Earth’s population may start to fall from 2040. Does it matter?
William Reville: As populations age and are not replenished, societies could be strained
Declining birth rates are no longer confined to the western world. Photograph: Erik De Castro/Reuters
The conventional projection by the UN is that world population, currently 7.7 billion, will increase to 11.2 billion in 2100, then stabilise before slowly declining. However, current trends cast much doubt on this picture. Fertility rates are in dramatic decline worldwide and world population may peak below nine billion by 2050 and then decline.
In order for a human population to maintain its numbers, each woman must bear, on average, 2.1 children. If the birth rate exceeds 2.1, population numbers increase; if it is less than 2.1, population numbers decline. Birth rates below 2.1 have been common now since 1970. Ireland had a birth rate of 1.92 in 2016 but inward migration is contributing to population growth.
The UN World Fertility Patterns 2015 Report details birth rates (children per woman) for the major world regions – Africa 4.7, Asia 2.2, Europe 1.6, Latin America/Caribbean 2.2, North America 1.9, Oceania 2.4. The overall world fertility rate is 2.5. So world population numbers continue to grow.
World population trends were reviewed recently by Darrell Bricker and John Ibbitson in the Observer on January 27th. The authors seriously questioned the UN projection that world population numbers would continue to increase until 2100, quoting several well-respected demographers. Jorgen Randers, a Norwegian academic who decades ago warned of a potential global catastrophe caused by overpopulation, has changed his mind.
“The world population will never reach nine billion people,” he now believes, “It will peak at eight billion in 2040 and then decline.” Similarly, Prof Wolfgang Lutz and his fellow demographers at Vienna’s International Institute for Applied Systems Analysis predict the human population will stabilise by mid-century and then start to go down.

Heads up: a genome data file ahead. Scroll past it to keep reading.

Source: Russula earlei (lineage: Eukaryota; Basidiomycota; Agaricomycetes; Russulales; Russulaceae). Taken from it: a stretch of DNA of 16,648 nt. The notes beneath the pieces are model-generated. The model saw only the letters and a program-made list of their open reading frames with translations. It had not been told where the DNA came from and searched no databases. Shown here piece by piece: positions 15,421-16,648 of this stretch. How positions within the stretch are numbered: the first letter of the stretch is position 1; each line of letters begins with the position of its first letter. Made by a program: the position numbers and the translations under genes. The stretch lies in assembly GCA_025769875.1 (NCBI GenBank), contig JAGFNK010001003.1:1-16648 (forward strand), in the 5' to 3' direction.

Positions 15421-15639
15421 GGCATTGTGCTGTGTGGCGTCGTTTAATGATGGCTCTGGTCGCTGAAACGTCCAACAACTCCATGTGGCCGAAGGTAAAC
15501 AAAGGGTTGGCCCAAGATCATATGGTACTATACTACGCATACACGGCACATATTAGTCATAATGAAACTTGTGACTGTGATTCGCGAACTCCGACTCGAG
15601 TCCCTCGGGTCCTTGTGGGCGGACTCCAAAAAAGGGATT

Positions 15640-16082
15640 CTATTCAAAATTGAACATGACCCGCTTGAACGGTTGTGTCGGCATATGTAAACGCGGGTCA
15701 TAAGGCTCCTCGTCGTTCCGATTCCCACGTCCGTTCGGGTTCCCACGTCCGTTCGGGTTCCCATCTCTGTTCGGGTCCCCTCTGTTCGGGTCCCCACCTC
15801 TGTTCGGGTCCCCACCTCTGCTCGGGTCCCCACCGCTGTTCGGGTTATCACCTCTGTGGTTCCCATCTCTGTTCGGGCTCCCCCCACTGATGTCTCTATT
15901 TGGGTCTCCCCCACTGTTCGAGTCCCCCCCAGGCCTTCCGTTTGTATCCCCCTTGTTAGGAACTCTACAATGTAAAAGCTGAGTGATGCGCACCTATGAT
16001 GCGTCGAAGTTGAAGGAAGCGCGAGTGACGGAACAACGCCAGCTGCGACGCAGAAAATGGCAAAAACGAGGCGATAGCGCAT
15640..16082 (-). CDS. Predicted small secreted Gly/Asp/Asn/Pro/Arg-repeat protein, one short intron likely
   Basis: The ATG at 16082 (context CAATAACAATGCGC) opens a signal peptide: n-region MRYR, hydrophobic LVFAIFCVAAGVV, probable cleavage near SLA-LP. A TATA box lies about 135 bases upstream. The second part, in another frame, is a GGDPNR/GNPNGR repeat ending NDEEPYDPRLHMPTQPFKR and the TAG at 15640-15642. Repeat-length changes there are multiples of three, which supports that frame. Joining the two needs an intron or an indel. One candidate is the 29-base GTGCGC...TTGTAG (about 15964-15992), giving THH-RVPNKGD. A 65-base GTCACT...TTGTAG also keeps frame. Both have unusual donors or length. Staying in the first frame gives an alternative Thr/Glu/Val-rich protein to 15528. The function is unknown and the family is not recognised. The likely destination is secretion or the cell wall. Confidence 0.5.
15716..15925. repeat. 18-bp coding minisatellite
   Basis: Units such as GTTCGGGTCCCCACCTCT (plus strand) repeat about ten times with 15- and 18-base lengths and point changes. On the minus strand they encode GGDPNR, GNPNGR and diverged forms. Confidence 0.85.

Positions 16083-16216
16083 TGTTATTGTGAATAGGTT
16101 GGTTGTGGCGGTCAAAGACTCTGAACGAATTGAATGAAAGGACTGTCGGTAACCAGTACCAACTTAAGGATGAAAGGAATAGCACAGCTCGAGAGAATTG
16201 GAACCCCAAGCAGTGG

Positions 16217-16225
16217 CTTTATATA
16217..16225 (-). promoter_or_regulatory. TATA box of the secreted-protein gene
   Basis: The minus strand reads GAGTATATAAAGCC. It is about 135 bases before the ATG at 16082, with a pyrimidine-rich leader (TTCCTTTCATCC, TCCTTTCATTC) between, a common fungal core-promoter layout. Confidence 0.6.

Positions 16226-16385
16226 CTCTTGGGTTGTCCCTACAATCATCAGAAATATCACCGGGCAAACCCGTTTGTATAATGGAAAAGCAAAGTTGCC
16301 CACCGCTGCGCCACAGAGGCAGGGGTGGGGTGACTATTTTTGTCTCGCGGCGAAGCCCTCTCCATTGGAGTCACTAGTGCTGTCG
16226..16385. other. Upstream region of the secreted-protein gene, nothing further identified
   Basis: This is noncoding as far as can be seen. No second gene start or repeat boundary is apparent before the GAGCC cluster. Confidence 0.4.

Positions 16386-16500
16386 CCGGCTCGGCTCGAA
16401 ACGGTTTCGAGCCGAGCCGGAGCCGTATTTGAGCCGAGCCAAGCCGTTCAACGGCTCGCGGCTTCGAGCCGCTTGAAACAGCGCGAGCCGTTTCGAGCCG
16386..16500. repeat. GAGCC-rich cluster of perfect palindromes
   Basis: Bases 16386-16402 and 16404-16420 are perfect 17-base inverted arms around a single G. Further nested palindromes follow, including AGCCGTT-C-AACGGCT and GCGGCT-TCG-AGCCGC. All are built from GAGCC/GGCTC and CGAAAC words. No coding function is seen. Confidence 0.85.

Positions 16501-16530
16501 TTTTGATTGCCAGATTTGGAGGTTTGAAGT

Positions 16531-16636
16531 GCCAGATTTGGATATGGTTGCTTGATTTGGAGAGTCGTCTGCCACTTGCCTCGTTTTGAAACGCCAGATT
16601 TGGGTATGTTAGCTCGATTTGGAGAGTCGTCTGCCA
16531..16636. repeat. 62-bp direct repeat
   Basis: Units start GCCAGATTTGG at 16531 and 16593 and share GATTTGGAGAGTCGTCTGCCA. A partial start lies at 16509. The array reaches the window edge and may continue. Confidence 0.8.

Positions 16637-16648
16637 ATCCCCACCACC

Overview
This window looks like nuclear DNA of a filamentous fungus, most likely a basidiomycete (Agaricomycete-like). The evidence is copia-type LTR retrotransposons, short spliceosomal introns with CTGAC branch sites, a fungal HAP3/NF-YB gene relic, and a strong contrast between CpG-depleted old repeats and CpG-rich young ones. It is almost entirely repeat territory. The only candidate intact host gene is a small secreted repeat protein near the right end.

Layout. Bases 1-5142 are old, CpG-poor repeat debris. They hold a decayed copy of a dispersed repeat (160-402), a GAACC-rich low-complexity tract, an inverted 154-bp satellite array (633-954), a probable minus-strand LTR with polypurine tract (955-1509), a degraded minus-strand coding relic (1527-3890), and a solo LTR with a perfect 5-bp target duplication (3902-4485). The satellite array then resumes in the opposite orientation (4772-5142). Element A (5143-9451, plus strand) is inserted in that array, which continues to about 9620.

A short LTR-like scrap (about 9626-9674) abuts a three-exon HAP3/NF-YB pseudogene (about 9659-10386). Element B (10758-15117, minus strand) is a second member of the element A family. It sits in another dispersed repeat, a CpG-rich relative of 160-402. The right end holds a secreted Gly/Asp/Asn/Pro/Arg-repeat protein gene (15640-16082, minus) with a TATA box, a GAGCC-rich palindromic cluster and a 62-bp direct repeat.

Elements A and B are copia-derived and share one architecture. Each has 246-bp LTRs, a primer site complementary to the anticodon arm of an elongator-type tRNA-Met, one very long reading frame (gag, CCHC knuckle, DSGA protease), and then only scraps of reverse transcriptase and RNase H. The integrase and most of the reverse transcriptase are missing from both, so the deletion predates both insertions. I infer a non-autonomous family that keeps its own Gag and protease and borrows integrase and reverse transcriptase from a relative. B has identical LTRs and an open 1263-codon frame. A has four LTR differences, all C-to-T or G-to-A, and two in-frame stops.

The populations of many countries shrink every year. For example, Japan’s dropped 450,000 in 2018. Many of the fastest-shrinking populations are in eastern Europe. The following countries are examples where populations are in decline (fertility rates in brackets, but population decline is often increased by emigration) – Bulgaria (1.58), Greece (1.3), Hungary (1.39), Italy (1.49), Poland (1.29), Portugal (1.24), Russia (1.75), Japan (1.48) and South Korea (1.26).
Declining fertility rates, combined with increasing life expectancy, generate societies enriched in older people and depleted in younger people. This strains society’s ability to generate the wealth and taxes necessary to fund the welfare state and healthcare for the elderly.
India, with a fertility rate of 2.1, will soon overtake China as the world’s most populous nation
There are several reasons why birth rates have plummeted in the developed world. For example, full-time careers are now the norm for women. I come from a family of five children and my mother worked full time in the home. Both my wife and I have always worked careers and we have two children. People also tend to have fewer children now because of better healthcare – every child born is expected to survive. And, of course, contraception is universally available nowadays.
Declining birth rates are no longer confined to the western world. Birth-rate decline in large countries of the developing world is dramatic. China has a fertility rate of 1.5 and is the world’s most populous country. India, with a fertility rate of 2.1, will soon overtake China as the world’s most populous nation. Brazil, the fifth most populous country, has a fertility rate of 1.8.
Why are fertility rates declining so dramatically in the developing world? The Observer article identifies urbanisation as one important driver. In 2007, for the first time ever, the majority of the global population lived in cities. Sixty-six per cent of the global population will live in cities within 30 years.
When women move from rural to city life, many things change that reduce birth rates. In the countryside a child can help by working on the land, but in a city a child is an economic liability. Also, cultural pressures to have more children recede in cities while access to media, schools and contraception increase.
Africa has the highest fertility rates in the world, accounting for most of the world’s population growth. Unfortunately, Africa is also the world region presently worst-equipped to cater for burgeoning population numbers. But, birth rates are starting to fall, urbanisation is afoot and Africa already has a plentiful supply of young people, an essential resource to work a modern economy. Africa could well become an emerging China as this century progresses.
William Reville is an emeritus professor of biochemistry at UCC